The classic two door sports car from Germany has a rear-engine, rear-wheel/four-wheel drive, and until 1998, relied on an air-cooled engine like the Volkswagon Beetle (it now has a water-cooled engine). It has gone through several overhauls and upgrades over the years, and the current models (the 991 Series, which is the third platform since the original – called the Carrera and the Carrera S) include a 3.4 or 3.8 litre engine, producing 350 and 400 hp respectively.
They’re over two inches longer than their predecessors, and the wheelbase is almost four inches bigger. It’s almost all aluminum, which makes it over one hundred pounds lighter than previous Porsches. This makes for a more powerful, speedier ride, with the ability to go from 0-60 in less than five seconds.
With improved fuel economy (due in part to the electromechanical power steering, an engine stop/start system, and a coasting system that gives the Porsche the ability to idle on highways and while traveling downhill) by 16%, updated technology (which includes a torque vectoring system, hydraulic engine mounts, active suspension management, and the Porsche Dynamic Chassis Control which allegedly helps corner flat and improves the high-speed directional stability as well as lateral body control), and the 2015 Best Premium Sports Car On The Market award from Car and Driver, the 911 is maintaining and even surpassing its previous popularity.
Part of its popularity comes from appearances on the racetrack, including races and rallies, such as the Targa Florio, the 24 Hours of Daytona, 24 Hours of Le Mans, and World Championship for Makes. It has also made many cameos in the film industry, including scenes from Gone in Sixty Seconds, Annie Hall, Cars, and Wolf of Wall Street.
It doesn’t look like the Porsche is going anywhere soon, and if the 50th anniversary special limited-edition is any indication (it was produced with retro touches as well as bumped up horsepower), we’ll be getting another cool classic to celebrate its 75th anniversary.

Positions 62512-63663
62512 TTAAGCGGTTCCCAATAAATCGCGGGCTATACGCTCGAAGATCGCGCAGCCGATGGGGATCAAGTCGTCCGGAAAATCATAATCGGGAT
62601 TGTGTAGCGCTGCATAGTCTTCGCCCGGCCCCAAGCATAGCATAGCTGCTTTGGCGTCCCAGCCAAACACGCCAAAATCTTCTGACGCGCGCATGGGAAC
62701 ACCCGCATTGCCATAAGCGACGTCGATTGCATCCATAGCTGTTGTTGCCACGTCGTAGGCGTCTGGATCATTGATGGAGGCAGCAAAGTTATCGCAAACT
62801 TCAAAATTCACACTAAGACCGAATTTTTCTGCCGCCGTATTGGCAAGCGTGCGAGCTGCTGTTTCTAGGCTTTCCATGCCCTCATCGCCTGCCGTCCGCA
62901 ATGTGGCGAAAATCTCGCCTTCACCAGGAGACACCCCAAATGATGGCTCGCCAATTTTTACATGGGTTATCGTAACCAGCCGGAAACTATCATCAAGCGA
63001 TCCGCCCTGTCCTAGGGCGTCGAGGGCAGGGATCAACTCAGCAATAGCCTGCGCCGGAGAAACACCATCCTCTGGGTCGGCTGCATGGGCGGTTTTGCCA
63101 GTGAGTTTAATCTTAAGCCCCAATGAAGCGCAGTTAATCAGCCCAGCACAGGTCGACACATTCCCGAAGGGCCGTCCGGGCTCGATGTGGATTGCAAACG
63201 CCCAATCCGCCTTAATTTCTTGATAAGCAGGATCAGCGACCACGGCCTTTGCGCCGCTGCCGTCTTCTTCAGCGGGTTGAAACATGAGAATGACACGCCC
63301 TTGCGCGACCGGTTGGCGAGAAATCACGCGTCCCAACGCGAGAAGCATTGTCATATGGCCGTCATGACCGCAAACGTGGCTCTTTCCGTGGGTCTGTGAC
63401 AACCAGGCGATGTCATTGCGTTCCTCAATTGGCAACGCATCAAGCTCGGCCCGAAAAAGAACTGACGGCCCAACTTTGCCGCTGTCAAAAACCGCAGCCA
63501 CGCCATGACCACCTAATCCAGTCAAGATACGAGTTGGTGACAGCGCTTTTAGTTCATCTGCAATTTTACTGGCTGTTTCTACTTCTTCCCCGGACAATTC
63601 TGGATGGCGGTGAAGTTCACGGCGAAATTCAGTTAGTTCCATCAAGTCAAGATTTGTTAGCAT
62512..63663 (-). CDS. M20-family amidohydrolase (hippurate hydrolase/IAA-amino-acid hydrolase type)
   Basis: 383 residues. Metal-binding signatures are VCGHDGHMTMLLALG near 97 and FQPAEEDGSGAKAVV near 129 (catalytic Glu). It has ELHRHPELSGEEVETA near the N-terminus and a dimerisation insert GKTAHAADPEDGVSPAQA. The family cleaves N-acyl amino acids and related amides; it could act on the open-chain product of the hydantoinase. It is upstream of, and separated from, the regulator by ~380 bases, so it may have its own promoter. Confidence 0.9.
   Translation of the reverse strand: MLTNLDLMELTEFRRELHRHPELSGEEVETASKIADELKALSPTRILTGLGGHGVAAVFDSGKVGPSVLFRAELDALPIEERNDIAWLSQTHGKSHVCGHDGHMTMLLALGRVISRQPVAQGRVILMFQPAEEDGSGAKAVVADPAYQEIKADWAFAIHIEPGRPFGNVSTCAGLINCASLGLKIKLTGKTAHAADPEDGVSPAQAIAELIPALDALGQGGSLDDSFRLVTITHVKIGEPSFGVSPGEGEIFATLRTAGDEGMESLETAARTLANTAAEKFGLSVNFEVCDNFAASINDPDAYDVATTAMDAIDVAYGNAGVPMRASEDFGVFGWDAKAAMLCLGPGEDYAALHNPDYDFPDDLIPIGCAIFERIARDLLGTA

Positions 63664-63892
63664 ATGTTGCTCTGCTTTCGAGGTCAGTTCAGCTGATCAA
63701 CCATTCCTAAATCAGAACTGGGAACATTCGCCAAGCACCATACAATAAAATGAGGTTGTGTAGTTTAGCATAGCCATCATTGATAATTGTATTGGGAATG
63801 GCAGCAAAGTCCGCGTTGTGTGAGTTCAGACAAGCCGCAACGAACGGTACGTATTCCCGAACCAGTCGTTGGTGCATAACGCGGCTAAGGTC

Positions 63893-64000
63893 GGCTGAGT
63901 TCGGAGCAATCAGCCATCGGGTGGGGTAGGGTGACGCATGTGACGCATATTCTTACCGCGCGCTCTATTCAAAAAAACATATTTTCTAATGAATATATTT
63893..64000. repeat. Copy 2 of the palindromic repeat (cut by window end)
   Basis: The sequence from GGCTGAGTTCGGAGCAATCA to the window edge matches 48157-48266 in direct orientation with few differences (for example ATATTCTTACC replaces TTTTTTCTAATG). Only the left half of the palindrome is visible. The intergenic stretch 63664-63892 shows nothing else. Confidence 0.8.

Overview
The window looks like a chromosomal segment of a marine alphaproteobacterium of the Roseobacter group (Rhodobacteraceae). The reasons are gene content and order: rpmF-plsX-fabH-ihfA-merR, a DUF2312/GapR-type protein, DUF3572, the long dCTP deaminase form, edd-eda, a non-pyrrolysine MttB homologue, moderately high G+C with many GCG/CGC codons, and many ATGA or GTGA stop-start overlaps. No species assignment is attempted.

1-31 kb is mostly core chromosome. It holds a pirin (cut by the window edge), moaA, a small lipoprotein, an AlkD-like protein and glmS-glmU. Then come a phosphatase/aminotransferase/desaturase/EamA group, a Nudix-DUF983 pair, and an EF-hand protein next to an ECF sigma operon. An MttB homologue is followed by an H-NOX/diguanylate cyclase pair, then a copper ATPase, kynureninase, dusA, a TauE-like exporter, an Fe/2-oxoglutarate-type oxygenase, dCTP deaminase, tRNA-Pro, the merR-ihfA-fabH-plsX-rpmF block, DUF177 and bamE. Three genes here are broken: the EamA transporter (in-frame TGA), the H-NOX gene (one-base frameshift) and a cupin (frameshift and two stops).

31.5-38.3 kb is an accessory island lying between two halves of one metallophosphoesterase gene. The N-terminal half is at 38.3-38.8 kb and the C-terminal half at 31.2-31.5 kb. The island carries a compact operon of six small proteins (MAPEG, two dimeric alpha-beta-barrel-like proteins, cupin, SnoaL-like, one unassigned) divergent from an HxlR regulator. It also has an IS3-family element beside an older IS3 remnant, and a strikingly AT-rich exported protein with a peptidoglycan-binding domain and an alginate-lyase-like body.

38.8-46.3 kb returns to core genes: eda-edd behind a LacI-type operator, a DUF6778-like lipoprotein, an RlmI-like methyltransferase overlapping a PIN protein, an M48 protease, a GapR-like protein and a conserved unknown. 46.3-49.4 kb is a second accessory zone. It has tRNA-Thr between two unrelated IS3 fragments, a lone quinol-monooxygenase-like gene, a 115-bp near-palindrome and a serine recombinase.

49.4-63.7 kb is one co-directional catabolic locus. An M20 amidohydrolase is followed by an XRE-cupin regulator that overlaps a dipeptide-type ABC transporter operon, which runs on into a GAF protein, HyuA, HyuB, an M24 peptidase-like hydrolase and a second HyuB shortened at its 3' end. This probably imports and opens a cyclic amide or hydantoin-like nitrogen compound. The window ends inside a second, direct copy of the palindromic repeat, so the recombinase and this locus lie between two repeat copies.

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If you grew up in a big family in the 1960’s, 1970’s, or 1980’s, or had a friend in a big family, chances are you spent a lot of time in a Ford E-Series van – also called the Ford Econoline, Ford Club Wagon, Ford Falcon Club Wagon, and the Mercury Econoline in Canada. Hailing from Ohio, USA and Ontario, Canada, the Econoline has been in production for almost sixty years, though in the last few it has been trimmed down to a limited run. Ford used it to replace the F-Series panel van (it is second only to the F-Series as the longest-produced vehicle by Ford) as a cargo and passenger van, used often in rental fleets.
Before 2015, It was the best selling full-size van in the US since the 1980’s. The most recent iteration of the Econoline boasts three or four doors and an FR layout. It has an automatic transmission, V8 engine (6.2L Boss V8), and a rear-view backup camera, which is a first for the full-size van.
The first Econoline model was smaller than the ones we are used to seeing today, having been based on smaller vehicles such as the Ford Falcon (which also has the distinction of serving as the basis for a popular sports car – the Mustang). It only measured 173 inches. The second model had more in common with the Ford trucks than anything else, and introduced the V8 engine to the vehicle. Most of us, however, are probably more familiar with the third model, which was produced between 1975 and 1991. The third generation had even more commonalities with Ford’s truck divison, particularly the F-series truck, which upped its selling points and made it useful for families, fleets, and hospitals.